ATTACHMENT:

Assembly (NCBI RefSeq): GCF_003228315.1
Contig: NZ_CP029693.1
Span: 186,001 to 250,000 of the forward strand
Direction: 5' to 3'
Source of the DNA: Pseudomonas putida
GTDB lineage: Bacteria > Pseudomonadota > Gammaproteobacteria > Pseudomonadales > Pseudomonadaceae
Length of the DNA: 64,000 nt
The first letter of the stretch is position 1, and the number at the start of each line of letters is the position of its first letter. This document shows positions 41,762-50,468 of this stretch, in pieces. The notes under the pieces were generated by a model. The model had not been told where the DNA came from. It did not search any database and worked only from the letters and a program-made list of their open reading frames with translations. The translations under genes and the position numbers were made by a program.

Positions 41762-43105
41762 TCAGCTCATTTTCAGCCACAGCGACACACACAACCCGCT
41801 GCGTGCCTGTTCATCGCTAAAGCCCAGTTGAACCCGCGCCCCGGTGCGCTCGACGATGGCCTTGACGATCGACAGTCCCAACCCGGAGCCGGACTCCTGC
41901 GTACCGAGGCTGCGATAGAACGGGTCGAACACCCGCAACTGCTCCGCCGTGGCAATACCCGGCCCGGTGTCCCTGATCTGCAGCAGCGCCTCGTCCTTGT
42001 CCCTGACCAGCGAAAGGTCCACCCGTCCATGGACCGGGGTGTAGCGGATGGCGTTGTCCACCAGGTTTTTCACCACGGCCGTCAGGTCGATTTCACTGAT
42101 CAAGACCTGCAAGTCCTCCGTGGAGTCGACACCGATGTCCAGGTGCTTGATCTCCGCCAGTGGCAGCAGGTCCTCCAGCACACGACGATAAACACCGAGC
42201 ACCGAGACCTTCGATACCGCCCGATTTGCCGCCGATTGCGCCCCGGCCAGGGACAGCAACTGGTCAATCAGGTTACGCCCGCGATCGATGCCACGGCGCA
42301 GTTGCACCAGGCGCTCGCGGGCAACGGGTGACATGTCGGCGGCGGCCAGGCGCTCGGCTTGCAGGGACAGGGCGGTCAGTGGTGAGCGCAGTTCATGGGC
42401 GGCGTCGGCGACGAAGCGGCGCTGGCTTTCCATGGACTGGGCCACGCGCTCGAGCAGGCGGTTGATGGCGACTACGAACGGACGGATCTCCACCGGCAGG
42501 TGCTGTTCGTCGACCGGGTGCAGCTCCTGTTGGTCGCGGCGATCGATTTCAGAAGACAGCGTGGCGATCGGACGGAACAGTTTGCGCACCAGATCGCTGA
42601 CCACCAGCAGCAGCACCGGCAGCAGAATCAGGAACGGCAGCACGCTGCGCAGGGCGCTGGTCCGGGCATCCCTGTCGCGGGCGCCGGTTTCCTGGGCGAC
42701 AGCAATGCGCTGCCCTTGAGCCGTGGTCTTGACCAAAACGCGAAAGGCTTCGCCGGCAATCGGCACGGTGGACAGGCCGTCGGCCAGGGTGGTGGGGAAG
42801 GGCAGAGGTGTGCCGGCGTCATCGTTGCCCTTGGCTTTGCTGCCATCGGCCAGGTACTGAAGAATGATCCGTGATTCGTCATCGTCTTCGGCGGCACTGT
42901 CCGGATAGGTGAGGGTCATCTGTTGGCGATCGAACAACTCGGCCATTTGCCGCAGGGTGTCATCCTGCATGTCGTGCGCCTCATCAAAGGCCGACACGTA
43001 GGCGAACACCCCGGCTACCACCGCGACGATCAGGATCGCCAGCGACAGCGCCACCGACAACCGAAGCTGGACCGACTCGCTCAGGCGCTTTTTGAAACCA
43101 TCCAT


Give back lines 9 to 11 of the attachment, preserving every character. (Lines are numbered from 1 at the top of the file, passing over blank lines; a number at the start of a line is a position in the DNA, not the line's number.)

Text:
Positions 41762-43105
41762 TCAGCTCATTTTCAGCCACAGCGACACACACAACCCGCT
41801 GCGTGCCTGTTCATCGCTAAAGCCCAGTTGAACCCGCGCCCCGGTGCGCTCGACGATGGCCTTGACGATCGACAGTCCCAACCCGGAGCCGGACTCCTGC